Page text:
I spent about a half month on one writer’s group. I summited my first chapter for review. I got feedback. It seemed to be going to plan and I was enjoying it.
Why did I stop?
First, I was spending way more time chatting about writing than actually writing. I have enough distracts everyday to keep me busy from sun up to sun down. I didn’t need one more.
Second, it dawned on me the critiques and comments I was getting were from writers. Granted this is awesome at times and I love interacting with writers about publishing, marketing, writing, editing and on and on. I just realized if I keep posting chapters and getting feedback it will all be from people who have studied and learned about writing. This is great for grammar. Not so great for flow, characters and other things I think the die-hard reader wants deep down in them to have in the next book. It’s the difference between being in school and on the job. I wasn’t sure in the end my edits would have the same value.
Third, the writer’s group I was apart of, not going to say which one, was stuck on traditional publishing. I’m not. I find no extra value in going through a publisher in the current state of publishing vs self publishing my novel. I don’t like anyone who thinks or looks at me like I’m second class, not valued in the publishing world or not worthy of a publishing company. Once my novel is published, I’m going to consider myself a published author. I’m not going to say I’m self published unless asked. Why should I? If people like and read my work, I’m as much valued as the next author.
Understand I did value the feedback and I liked the people overall. I think if you can find more worth being a part of a group then be a part of one. Never let me or anyone tell you not to if you feel you are getting something out of it.
Feeling more energy to blog, write and edit
Terra Ann Spencer
Today is Scribophile’s worst nightmare, I decided to give an opinion on it. *massive joke, hope someone laughed at that*
To be honest, I’m on the fence with this one.
I don’t like things like they have little to offer the self published author in terms of marketing ideas and the things every author needs to know once you finish your novel. The site is geared toward writing and people having a say on if they like, hate or might give you a suggestion of how to get better as a writer. If you go there, they explain in detail how their site works and more about the need for critiques.
You can always post or ask about publishing, marketing and other issues related to the after world of writing a novel. There are tons of posts and tons of people willing to give their ideas on things. Some of this will be helpful and some will not.
I do like the section called Academy as it’s free and full of good information concerning writing a novel. I also like the site deals with short stories and poetry. So if you happen to have some of this collecting dust, head over there and see what others think of your work.
The best benefit to the self published world I see is the fact people actually check out your profile on this site. This means you can list a novel, a blog or anything else there you want to market and people will check you out as you post comments and do critiques.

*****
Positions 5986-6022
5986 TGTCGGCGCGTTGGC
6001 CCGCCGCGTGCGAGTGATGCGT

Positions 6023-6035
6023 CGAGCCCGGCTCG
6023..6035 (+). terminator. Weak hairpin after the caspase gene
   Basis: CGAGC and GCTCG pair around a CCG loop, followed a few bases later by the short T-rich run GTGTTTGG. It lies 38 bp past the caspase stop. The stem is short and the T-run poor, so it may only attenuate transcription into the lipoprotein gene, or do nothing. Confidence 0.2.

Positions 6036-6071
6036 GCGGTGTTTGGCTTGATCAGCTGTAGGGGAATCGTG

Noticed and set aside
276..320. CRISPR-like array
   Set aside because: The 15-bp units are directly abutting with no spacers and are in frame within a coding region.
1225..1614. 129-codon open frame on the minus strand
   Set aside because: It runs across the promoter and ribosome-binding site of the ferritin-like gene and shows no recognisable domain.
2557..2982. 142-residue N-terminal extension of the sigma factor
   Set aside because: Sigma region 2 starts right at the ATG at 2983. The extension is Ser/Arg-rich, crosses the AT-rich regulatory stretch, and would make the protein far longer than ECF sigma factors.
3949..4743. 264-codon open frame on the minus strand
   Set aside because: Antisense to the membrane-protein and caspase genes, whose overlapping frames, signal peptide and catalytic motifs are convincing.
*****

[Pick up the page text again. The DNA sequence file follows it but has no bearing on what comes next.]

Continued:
Overall it has some pretty good features and I might have missed more as I’m new there. If I come across more the self published author can use, I’ll do another post. If you happen to use this site, please comment if you think I should have included something.
Doing her best at the newbie thing
Terra Ann Spencer
The Next Big Writer is a writer’s group online. My first impressions of this site are not the best. It lists off it’s success stories at the bottom. I’ve never heard of any of the books there. I guess success is different for everyone.?
I clicked on ‘Learn more about the site’ as I didn’t see much on the lead page to get me to sign up anytime soon. It works on a point system to help get people to read your work and give more than a ‘Nice Job’ response. Apparently, many writer groups online have one main problem which is getting people to read your work or give any kind of feedback which is useful.
There is an ‘In Line Editing Tool’ which looked interesting at first glance. Upon thinking about said tool, I wondered if it would actually be able to replace a paid editor. It says it can and because the feedback is from more than one person you are getting a better deal this way. Really? If all the people who gave feedback are at the level of spelling I am, save the time and get an editor or really pick your own work apart. You have no idea how good or bad the people giving you feedback are and I’m not sure you have a way to find out. This Idea is a good one but I don’t believe I would sleep any better using it over not using it.
There are also online classes you can take at a discount. I assume this is one of many ways to get the poor, broke writer to spend their hard cash at this site. I have no idea if these classes would be worth your money or not.
I signed up for their trail membership to see how much does The Next Big Writer cost. I can’t see the cost and it only tells me I’m on a trial membership which can be upgraded to a $ membership or downgraded to a Free account. I did not like this one bit at all. Why not put the price? Scared I’d see the number and run?
Running anyway far from this site as I have trust issues
Terra Ann Spencer